This post has been contributed by Josh Ag, a software engineer in Silicon Valley who sincerely wishes he had donated more to the EFF and the ACLU the past few years. He can be reached at email@example.com.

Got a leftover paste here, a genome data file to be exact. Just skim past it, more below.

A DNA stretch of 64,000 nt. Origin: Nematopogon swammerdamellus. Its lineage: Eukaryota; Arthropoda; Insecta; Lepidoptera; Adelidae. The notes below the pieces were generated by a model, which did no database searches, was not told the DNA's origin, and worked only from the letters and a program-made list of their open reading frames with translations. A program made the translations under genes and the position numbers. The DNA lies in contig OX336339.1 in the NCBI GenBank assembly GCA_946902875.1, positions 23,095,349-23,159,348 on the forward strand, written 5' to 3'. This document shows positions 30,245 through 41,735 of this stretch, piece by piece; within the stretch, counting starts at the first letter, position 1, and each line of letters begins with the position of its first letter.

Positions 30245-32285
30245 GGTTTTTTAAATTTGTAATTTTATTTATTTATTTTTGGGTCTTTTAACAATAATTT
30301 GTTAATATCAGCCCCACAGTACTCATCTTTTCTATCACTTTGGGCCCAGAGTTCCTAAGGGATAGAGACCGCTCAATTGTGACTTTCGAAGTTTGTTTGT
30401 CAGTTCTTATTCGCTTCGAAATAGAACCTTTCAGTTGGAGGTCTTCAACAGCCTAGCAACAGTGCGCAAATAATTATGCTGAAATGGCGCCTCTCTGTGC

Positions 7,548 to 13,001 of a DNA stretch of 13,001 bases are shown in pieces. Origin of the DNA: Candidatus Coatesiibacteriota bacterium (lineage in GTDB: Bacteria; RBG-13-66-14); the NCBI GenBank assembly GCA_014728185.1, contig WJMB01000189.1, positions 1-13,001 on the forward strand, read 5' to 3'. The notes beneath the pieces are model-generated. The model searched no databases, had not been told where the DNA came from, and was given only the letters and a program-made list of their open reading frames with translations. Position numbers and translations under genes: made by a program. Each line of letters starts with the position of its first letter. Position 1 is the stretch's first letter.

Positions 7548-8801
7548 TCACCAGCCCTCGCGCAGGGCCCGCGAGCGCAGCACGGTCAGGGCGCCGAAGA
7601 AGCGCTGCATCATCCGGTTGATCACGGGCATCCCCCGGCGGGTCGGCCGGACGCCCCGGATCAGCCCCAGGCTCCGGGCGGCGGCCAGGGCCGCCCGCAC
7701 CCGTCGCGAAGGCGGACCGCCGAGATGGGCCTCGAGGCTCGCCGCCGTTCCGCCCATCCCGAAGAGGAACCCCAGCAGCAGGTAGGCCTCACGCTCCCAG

After following the NSA leaks closely for the past few weeks, I've yet to see many specific plans for fixing the issue of the government's excessive data collection policies brought to light most recently by Edward Snowden, but also by Thomas Drake, William Binney, and J. Kirk Wiebe. In the interest of keeping this short, I do not provide any reasoning or explanation behind the proposed changes, but if there is enough interest I can write those up in a followup post. This is not meant to be an unchangable manifesto, but rather a starting point for a discussion of how practically protect individuals' privacy in the 21st century. First, we need to clarify and extend the 4th amendment to cover data and metadata, since it is clear that the 4th amendment as it is currently interpreted is not good enough. Specifically, we should: a) Extend the definition of data to include all forms of metadata as well as all forms of the data itself. b) Extend the definition of a person's papers and effects to include any data generated by, given to, stored by, or about the person or his/her possessions in any form, anywhere, at any time, and any physical device that stores the data regardless of how long the data is stored, how much data is stored, how it is stored, where it is stored, or who owns the physical devices storing the data. c) Extend the reasonable expectation of privacy to include any data that is encrypted by something stronger than rot-26 or password/phrase/code protected, regardless of who encrypted it, where it was encrypted, who is storing it, or when it was encrypted. Require that all second parties who store another person's data or data about them, regardless of how it was generated, who generated it, when it was generated, or how much of it there is, to securely store/encrypt all of this data, keep it private, and delete all of it when a person asks for it to be deleted. If a second-party wishes to share any of a person's data, then they must explicitly get permission before sharing it, must allow for the person to view all of this shared data at any time, and must tell (and get confirmation that deletion occurred) from the third party to delete any data regarding a person if a person tells the second party to delete data about them. This should not affect the government's ability to acquire unencrypted data without the help of a third party, or limit the ability of what the government can collect using a search warrant. d) Extend all 4th amendment protections to any and all data transiting through the US regardless of who owns the data, who is holding or transferring the data, who the data is being transferred to, how the data is being transferred, when the data is being transferred, or how the data is encrypted. e) Extend the definition of an unreasonable search to include any data collected from a warrant that searches for other data or for evidence of a different crime, for both the subject of the warrant and anyone else. f) Clarify that when someone is indicted for any crime, they have the right to know as part of their defense whether the government has collected any of their data or data about them, all of this data the government has collected, and why the government collected the data it did. g) If there is any overlap between the data collected as part of a different investigation/warrant and a crime for which a person has been indicted, then the default assumption is that each case/investigation/warrant interfered with the other and improperly tainted the evidence. If the government wishes to use any of the overlapping data or data gathered with or after any of overlapping data, then it must show beyond a reasonable doubt that no interference, even incidental or unintentional, occured, otherwise the data cannot be used. h) Since this could require the government to release information before it would otherwise do so as part of another case/trial, the government can request information remain sealed, however, the judge, entire jury, prosecution, and the accused's lawyers must be allowed to see any and all relevant data. If the government does not wish to let the accused's lawyers see the relevent evidence, then it must petition the court where the accused is being tried for another lawyer (mutually agreed upon by the accused, his lawyers, and the government) who will have full access to all relevant sealed information to become part of the accused's legal team for the entirity of the trial and any and all appeals. If the relevent evidence is unsealed during the course of any trial or appeal, the appointed lawyer must remain part of the accused's legal team just as if the information remained sealed until all trials and appeals ended. The costs associated with this extra attorney are to be paid for solely by the government, regardless of the outcome of any trials or appeals. Second, we need to make courts and investigations more transparent with regard to data collected by the government. Specifically, we should: a) Allow the subject of an investigation (regardless of citizenship or visa status) and any data collected as part of an investigation to remain sealed only until the investigation is closed. b) Allow the means of acquiring the data collected to remain sealed only until the investigation is closed. c) Require all warrants to be reviewed every 6 months by the court that granted the warrant for overly broad searching or collecting of data. d) Require all investigations that remain open after a warrant has expired to be reviewed every 6 months by the court which granted the warrant to determine whether the investigation should be closed. e) Require the investigating agency to notify anyone (regardless of citizenship or visa status) whose data is collected as part of an investigation what data about or belonging to them was collected, how it was collected, and why it was collected after the investigation is closed, but not release the person's data to anyone else without the person's explicit permission. f) Require all warrants to be publicly available and unsealed once an investigation closes or once the warrant expires.